The Windsor School (Owner) hired the contractor (LKC) to build a new gymnasium. LKC hired a subcontractor to lay the floor. Within months of completion, the architect notified the contractor of flooring deficiencies. Lee Kennedy Co. v. Arch Insurance Company, Dist. Court, D. Massachusetts 2019
When the contractor held the sub’s retainage, the sub sued. The contractor counter-sued saying the work was improperly done and the holdback was needed to repair it.
The contractor then made a claim under the General Liability insurance policy for coverage of the costs LKC it expected to incur in order to remedy the Project flooring. LKC had a rolling wrap insurance program for general liability claims and this project along with the subcontractors were enrolled in this Contractor Controlled Insurance Policy CCIP. CCIP policies cover different projects for multiple years by endorsements to the main policy.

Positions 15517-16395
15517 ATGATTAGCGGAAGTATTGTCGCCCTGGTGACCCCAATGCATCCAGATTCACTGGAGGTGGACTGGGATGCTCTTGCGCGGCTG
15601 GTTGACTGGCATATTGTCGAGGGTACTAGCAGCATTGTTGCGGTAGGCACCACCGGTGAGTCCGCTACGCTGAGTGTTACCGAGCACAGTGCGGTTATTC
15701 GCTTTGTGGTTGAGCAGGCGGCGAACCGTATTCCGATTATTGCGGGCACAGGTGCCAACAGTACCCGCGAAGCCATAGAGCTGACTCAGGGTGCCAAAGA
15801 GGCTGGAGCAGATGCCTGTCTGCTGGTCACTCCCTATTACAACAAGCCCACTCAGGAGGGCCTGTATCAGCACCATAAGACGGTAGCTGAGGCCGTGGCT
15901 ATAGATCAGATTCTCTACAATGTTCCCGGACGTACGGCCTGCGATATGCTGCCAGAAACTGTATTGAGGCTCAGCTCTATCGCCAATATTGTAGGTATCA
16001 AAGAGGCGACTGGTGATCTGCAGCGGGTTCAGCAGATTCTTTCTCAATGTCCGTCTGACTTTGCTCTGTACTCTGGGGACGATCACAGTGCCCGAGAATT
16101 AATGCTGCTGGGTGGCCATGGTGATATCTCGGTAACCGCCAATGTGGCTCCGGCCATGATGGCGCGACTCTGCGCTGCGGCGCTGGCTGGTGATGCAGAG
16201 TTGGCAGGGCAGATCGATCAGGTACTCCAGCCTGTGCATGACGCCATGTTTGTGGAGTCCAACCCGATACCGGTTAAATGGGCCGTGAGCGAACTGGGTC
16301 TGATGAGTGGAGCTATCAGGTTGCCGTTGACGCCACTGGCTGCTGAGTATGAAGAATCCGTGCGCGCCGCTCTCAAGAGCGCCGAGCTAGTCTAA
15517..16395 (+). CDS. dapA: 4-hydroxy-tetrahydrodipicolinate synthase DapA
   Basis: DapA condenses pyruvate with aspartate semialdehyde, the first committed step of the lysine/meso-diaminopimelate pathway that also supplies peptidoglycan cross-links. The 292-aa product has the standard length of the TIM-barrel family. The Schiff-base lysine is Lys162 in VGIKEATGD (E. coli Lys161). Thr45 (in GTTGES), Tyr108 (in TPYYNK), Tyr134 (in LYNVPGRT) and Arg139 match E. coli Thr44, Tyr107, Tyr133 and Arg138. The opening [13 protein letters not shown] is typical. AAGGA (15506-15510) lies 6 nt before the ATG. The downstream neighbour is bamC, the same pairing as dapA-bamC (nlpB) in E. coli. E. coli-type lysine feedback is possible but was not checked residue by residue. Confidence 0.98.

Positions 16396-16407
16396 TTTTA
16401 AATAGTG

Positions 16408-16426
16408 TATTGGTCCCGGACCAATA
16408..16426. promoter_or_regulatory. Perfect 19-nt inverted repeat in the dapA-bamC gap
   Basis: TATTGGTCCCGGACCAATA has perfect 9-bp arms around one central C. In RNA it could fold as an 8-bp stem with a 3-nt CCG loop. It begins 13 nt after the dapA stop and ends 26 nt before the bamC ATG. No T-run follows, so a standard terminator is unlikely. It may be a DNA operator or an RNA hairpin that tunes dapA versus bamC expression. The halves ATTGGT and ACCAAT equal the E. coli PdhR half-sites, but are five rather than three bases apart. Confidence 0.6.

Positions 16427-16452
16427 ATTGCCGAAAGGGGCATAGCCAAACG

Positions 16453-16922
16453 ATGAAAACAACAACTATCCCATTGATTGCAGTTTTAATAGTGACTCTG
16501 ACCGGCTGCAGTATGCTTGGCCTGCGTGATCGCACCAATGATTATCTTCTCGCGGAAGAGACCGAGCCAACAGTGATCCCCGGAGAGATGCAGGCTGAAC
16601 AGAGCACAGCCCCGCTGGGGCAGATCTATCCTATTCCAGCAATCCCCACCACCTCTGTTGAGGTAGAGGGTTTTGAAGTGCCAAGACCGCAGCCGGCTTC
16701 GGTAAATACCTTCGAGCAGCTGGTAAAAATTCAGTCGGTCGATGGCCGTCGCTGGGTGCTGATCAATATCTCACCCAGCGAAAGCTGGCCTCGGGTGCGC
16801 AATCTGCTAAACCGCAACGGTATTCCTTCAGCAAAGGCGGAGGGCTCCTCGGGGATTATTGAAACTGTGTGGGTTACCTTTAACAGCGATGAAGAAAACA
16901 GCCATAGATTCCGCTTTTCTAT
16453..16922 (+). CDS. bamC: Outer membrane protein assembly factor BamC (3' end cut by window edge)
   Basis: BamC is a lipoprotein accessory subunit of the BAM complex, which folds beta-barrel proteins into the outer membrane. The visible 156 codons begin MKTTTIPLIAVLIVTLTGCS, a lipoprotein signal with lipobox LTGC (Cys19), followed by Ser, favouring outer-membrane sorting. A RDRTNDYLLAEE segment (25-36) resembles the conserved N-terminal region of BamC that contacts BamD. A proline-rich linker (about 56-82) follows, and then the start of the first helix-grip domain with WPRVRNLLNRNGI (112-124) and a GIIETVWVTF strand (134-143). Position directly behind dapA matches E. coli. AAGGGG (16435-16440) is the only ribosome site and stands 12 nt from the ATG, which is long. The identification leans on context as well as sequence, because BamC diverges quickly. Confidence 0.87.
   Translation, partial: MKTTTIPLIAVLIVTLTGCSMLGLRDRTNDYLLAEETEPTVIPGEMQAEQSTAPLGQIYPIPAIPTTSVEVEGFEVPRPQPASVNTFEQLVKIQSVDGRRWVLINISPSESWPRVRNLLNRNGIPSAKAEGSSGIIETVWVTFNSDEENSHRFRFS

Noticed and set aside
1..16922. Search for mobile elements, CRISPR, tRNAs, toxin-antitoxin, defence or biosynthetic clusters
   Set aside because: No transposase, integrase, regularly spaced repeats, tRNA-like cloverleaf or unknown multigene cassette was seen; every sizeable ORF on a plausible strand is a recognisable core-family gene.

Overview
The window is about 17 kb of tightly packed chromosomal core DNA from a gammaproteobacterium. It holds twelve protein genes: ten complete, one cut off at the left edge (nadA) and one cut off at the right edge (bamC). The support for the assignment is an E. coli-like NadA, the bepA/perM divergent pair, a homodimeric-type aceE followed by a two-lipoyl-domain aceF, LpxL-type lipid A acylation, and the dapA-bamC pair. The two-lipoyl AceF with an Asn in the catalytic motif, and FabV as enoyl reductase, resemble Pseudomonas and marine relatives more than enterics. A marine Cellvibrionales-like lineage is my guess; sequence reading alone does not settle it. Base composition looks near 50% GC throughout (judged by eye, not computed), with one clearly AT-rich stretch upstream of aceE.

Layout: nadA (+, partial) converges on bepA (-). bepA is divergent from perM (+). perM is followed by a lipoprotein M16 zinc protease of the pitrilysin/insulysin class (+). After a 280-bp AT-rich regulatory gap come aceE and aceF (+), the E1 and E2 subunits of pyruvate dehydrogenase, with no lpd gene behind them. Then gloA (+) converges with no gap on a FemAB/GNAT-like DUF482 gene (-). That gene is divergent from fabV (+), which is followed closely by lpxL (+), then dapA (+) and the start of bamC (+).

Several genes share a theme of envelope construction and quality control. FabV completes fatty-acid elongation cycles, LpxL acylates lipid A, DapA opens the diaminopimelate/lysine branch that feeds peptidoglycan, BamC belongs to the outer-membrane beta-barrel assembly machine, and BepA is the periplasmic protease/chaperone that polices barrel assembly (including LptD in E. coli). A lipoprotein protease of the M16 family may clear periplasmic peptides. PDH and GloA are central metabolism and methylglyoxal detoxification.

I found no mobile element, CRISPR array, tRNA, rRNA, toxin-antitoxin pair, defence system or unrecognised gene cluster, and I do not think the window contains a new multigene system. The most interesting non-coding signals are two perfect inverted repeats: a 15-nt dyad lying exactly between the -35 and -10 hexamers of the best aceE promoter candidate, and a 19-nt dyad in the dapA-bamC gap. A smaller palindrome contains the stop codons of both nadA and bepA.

The policy EXCLUDED
Claims where the insured contractor had to pay damages because it assumed liability in a contract or agreement
(there would be coverage for personal injury or property damage the insured was liable for if it arose out of legal duties imposed on everyone – tort)
LKC said insurance should cover this repair cost, we had to fix the floor. The insurer said you had to fix it only because your contract with the owner required it – not covered by insurance.
General liability insurance covers accidents not broken contract promises. Insurers don’t intend to protect against badly done construction work